Local Author Spotlight

Our community is home to a large number of outstanding authors. To celebrate them, we will offer – every two months – an introduction to a different children's or adult author who resides or works in one of the four towns in our school district and who has published a new book within the past year. The selection shall be made by a vote of our librarians. Happy reading!

See More Books by Local Authors!

September – October 2023
Sabina Murray


Why did you write your new book?

Muckross Abbey, my latest book, is a collection of ghost stories. I conceived the book as such — all ghosts — because I love reading books like that. I like classic Victorian-style ghost stories, the kind written by M.R. James and E. Nesbit and Charles Dickens. I like the classy creep of writers like Daphne du Maurier and Henry James and Edith Wharton. I don't really go in for gore. So being steeped in literature like that, and having grown up in a big Filipino family where we were always telling ghost stories, I felt inspired to work in that genre. As a writer, I also wanted to reclaim that basic storytelling vibe after my last two books, The Human Zoo, which is very political, and Valiant Gentlemen, a book that required a nearly insurmountable amount of research. In Muckross Abbey, I got to focus on narrative and imagination, and it was an immensely engaging, challenging, and enjoyable experience.

What was the last book you enjoyed reading?

I read a lot, fiction and nonfiction, and I travel a lot. I got stuck on the tarmac in Dublin for three hours at the end of August and the book I had with me was a history of rabies written by Bill Wasik and Monica Murphy. The book made me grateful that I was just stuck in a plane and not battling rabies. Rabid: A Cultural History of the World's Most Diabolical Virus not only explores the disease that has affected culture for millennia, but also various historical figures who were finished off by it, the effects of hydrophobia, rabies' contributions to myth and literature, and also our enduring relationships with dogs. In many ways, it hit many of my favorite areas of interest.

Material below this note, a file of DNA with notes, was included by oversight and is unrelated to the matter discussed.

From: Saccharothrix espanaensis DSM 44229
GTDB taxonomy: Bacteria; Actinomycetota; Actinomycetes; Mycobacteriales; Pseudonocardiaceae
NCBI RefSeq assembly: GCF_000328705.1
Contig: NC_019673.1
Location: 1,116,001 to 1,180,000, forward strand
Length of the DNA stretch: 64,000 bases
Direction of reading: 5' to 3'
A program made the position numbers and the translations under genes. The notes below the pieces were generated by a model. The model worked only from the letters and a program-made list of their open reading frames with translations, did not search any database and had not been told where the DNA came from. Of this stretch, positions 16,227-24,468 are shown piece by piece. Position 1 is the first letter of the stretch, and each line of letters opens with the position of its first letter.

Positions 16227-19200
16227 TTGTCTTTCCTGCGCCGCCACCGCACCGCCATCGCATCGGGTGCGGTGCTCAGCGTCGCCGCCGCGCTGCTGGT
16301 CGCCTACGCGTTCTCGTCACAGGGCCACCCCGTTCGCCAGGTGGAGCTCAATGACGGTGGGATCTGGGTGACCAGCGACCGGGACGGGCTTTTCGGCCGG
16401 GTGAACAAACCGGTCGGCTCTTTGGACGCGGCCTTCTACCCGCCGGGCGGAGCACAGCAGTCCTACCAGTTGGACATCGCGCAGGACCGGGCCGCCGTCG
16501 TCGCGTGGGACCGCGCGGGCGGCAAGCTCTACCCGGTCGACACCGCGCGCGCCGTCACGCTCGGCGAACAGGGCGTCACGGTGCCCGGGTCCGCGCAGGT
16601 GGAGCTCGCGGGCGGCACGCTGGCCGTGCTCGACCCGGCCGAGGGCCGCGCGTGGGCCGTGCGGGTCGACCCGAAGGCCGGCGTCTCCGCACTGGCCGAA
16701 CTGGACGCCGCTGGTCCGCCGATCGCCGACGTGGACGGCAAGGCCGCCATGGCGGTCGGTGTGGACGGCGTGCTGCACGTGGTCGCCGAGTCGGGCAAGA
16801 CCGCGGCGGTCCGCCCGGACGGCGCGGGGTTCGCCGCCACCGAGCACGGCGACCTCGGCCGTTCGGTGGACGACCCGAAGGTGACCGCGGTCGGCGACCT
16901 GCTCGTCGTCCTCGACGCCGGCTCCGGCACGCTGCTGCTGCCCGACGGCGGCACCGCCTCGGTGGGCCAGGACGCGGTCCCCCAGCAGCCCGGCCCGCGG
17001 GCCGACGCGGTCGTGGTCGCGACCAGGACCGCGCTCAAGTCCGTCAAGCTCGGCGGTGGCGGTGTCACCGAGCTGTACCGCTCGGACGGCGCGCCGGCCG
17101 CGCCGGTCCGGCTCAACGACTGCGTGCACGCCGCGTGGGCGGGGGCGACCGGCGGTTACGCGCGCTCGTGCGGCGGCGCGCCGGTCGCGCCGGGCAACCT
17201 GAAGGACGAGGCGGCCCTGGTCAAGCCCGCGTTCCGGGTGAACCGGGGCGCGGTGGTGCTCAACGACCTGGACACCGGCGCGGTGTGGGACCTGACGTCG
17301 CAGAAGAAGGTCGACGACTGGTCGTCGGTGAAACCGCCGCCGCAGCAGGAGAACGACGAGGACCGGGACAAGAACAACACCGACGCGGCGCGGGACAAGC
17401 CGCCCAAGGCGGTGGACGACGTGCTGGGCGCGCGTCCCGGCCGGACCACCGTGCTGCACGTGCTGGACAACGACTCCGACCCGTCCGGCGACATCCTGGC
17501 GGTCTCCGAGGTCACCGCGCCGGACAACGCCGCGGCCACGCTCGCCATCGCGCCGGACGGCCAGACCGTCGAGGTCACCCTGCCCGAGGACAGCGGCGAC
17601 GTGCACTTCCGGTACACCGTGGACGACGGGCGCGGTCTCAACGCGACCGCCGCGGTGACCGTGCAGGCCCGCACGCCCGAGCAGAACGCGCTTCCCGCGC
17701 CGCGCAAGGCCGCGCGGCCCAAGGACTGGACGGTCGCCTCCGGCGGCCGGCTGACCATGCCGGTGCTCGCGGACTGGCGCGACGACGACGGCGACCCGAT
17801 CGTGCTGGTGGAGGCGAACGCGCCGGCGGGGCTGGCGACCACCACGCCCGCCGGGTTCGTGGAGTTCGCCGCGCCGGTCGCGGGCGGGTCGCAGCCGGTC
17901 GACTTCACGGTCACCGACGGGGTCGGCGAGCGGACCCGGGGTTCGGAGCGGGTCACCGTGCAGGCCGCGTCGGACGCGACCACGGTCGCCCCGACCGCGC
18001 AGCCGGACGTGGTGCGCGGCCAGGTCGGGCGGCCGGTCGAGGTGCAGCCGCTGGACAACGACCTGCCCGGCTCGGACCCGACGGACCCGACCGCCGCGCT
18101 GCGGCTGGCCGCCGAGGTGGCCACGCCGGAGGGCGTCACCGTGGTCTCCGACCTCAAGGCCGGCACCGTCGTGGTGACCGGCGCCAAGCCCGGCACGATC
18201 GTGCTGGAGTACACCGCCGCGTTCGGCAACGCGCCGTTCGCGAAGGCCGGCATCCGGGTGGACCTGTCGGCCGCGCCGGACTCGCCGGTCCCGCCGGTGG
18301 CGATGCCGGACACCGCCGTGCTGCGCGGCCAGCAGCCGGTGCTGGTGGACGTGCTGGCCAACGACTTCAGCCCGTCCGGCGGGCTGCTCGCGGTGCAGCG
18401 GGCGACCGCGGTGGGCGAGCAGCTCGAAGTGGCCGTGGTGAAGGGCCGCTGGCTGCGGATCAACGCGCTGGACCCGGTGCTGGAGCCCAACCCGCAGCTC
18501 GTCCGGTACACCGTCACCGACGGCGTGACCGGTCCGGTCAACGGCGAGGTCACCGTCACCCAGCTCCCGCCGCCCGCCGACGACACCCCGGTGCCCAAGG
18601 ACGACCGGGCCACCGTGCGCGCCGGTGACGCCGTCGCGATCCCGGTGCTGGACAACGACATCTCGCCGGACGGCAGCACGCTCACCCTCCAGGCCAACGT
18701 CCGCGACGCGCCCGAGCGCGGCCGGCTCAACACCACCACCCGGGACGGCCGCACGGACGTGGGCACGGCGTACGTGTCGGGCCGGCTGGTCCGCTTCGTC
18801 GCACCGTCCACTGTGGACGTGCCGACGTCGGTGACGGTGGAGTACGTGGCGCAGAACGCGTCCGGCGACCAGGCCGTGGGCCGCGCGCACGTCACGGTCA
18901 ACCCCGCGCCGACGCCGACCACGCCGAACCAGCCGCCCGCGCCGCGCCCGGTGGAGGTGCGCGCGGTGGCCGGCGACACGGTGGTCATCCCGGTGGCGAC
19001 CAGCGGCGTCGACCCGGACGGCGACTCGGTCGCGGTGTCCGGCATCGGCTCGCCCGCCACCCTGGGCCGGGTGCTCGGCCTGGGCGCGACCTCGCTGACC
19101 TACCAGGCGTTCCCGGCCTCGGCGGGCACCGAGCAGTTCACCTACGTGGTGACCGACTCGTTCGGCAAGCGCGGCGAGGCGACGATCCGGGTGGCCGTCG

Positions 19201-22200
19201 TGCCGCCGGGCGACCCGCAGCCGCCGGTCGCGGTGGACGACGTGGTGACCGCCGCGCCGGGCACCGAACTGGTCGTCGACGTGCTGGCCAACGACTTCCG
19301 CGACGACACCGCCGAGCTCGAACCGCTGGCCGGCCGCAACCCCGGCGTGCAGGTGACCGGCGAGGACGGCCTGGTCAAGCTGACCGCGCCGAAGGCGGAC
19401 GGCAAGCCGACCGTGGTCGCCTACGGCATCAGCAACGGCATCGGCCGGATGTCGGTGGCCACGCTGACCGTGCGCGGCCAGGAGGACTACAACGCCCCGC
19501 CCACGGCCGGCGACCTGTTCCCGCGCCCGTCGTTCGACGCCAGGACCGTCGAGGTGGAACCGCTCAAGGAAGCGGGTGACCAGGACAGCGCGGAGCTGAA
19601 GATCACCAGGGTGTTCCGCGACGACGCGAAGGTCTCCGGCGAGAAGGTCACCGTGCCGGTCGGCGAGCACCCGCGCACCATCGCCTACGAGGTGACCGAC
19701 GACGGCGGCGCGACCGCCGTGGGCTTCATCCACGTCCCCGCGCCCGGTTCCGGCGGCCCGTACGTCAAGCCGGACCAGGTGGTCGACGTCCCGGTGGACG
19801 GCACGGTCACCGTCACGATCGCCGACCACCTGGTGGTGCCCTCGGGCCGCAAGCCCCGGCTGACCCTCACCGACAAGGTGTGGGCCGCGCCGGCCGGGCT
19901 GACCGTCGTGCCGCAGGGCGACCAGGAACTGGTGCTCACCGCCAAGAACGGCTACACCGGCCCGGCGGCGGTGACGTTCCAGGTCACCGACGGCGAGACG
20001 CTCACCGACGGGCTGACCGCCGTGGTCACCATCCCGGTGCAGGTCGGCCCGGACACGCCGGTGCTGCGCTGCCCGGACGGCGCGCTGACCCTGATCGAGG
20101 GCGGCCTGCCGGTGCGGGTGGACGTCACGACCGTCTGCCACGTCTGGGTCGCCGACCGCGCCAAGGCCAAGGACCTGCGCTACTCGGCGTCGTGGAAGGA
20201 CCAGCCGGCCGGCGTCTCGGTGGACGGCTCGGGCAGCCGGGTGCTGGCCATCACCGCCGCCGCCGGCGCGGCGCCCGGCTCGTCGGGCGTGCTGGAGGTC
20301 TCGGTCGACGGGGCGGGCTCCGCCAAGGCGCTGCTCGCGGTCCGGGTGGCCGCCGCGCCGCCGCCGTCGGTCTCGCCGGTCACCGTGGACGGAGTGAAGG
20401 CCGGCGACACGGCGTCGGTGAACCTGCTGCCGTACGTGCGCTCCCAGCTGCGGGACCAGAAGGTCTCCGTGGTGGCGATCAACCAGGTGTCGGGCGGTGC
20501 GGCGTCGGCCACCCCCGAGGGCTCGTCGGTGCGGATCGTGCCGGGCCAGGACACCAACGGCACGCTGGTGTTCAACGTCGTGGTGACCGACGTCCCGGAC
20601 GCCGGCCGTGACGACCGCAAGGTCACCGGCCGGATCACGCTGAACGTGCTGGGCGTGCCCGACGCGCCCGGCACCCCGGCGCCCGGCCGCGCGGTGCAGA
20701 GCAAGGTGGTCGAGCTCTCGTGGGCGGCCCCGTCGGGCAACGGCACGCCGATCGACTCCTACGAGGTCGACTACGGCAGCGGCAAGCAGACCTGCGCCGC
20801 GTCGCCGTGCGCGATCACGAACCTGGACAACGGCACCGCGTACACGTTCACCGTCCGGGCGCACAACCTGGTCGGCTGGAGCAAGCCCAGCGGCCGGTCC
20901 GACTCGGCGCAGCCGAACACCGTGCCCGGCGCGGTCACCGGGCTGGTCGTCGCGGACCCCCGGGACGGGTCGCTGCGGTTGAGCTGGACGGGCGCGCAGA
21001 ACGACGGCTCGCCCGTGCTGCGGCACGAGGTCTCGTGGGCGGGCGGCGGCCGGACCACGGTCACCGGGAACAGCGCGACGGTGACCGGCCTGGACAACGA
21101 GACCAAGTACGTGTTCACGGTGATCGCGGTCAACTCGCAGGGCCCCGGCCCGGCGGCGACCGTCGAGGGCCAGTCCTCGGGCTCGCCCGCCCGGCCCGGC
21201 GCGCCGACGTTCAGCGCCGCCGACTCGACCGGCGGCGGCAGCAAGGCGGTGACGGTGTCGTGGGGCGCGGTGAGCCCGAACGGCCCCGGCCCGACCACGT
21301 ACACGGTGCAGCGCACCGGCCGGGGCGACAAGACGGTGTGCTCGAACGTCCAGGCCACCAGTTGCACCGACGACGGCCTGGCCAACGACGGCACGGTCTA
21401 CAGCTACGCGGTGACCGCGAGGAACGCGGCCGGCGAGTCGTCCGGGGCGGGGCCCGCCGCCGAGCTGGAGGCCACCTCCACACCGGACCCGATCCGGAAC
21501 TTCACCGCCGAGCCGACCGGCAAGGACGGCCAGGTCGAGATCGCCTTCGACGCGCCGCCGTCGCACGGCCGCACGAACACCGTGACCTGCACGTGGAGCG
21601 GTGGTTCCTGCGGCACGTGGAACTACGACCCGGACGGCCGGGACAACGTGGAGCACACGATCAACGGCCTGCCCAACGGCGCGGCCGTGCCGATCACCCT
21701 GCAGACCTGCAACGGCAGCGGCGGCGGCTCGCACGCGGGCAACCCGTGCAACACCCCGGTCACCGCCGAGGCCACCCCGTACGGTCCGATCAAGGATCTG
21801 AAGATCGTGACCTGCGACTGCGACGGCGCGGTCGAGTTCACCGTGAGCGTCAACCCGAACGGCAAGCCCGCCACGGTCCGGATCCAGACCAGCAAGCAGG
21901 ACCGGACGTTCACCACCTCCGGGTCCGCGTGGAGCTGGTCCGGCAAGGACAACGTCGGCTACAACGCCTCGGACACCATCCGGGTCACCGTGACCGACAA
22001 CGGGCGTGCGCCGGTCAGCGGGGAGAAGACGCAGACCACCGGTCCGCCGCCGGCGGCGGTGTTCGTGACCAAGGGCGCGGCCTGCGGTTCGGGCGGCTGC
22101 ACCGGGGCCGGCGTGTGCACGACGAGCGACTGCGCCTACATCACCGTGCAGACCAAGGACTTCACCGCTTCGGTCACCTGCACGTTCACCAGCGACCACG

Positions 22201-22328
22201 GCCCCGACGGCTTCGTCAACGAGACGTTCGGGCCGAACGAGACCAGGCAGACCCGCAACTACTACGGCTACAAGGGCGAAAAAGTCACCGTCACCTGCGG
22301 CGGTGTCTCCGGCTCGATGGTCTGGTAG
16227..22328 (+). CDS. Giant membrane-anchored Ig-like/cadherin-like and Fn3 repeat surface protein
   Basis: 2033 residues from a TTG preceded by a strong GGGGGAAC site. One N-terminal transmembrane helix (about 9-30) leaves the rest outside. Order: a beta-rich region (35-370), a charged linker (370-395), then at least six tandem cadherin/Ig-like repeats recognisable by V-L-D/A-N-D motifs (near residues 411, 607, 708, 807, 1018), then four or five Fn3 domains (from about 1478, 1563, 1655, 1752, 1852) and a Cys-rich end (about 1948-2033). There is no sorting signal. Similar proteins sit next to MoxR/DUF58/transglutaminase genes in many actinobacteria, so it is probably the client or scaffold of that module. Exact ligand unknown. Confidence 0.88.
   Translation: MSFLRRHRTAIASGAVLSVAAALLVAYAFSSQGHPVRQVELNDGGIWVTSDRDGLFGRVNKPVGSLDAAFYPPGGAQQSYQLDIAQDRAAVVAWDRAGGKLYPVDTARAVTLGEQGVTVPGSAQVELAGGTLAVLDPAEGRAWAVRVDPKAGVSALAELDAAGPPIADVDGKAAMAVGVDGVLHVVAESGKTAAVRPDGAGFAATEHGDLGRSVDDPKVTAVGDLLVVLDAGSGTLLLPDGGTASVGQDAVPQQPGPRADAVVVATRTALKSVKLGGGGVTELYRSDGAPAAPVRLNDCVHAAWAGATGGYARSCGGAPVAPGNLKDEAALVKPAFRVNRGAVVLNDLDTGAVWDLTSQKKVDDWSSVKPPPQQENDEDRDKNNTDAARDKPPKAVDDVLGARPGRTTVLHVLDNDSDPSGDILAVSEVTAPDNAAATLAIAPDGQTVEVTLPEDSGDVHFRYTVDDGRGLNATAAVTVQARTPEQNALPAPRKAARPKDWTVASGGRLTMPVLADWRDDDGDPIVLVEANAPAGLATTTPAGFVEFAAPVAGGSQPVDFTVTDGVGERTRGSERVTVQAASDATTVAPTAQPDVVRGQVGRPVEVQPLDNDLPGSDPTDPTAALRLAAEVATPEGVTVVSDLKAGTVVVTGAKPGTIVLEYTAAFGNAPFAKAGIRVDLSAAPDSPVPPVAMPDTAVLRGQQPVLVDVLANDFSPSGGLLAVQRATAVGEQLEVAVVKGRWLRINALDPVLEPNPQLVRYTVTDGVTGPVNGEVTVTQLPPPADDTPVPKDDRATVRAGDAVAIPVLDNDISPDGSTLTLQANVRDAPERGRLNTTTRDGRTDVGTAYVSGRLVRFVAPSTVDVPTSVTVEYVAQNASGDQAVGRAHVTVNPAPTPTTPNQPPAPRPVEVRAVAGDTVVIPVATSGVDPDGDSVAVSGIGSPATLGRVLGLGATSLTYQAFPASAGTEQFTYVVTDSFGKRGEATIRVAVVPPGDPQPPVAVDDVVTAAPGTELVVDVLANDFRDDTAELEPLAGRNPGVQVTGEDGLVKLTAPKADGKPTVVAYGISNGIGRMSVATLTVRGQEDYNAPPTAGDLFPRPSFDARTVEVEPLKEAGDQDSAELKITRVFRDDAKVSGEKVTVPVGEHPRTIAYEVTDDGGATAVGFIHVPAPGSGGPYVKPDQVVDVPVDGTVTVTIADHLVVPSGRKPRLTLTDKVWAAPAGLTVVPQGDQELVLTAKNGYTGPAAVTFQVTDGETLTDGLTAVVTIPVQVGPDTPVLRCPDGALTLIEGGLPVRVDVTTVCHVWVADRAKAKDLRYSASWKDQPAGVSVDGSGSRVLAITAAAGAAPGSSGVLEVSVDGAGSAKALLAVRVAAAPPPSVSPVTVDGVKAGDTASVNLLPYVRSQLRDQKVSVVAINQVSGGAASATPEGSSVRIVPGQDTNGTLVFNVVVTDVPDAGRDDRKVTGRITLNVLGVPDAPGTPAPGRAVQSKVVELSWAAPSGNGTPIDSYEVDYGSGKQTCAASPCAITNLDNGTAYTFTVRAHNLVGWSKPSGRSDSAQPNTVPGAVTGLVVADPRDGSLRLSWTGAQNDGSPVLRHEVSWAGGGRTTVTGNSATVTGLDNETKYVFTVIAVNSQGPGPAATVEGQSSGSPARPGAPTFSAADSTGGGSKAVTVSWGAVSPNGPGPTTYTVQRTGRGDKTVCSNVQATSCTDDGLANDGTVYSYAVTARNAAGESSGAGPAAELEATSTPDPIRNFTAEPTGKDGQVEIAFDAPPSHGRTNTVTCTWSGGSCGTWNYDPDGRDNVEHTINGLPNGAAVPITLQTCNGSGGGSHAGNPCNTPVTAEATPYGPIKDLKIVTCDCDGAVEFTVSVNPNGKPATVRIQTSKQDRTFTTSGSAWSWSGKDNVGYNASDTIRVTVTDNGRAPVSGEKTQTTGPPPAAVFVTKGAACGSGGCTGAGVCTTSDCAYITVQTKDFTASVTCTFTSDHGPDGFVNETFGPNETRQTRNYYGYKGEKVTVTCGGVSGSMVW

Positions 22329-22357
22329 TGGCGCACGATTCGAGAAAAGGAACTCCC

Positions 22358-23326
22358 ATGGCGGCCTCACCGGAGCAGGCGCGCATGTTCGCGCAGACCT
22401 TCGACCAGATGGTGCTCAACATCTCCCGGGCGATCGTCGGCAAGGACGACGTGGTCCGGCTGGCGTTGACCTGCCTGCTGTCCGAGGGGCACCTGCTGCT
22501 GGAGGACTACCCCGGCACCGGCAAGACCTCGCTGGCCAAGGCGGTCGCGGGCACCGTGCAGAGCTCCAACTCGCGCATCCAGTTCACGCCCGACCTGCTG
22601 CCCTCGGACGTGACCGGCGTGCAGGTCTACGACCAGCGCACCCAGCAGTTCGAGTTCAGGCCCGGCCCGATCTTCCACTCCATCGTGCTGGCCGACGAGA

What was your favorite book growing up?

I read a lot of ghost stories growing up — I liked being scared — and the usual kid's fare. The books of C.S. Lewis were read over and over, but the all-time favorite has to be Watership Down. Why? I'm not sure. I liked rabbits. Most kids do, but beyond this the book was so enthralling to me. It's not exactly a kid's book, although I would say that children do understand things like fascism and persecution more than we give credit for. I'm not alone in my love of Watership Down. If you say you loved Watership Down to someone who also loved (and likely still loves) Watership Down, it's like a secret handshake: you share something profound with that person. I chose to answer this question because I think it's very important to remember how we read as children, not for edification or because a book was well reviewed, but to lose ourselves completely in another world.

Do you have a website for your books which you would like to share?


Recent Books by Sabina  (see all of her books)

Sabina's Favorite Books  (with her comments)

I probably have fifty or maybe even 500 favorite books, but I came up with a quirky list because these are the ones currently on my mind.

  • Bibliolepsy by Gina Apostol — Edgy, brilliant, and bawdy, this book is actually about someone's obsession with books and seems to ask the question, is loving the written word capable of determining one's life? It's a wildly entertaining book and very funny. I highly recommend it.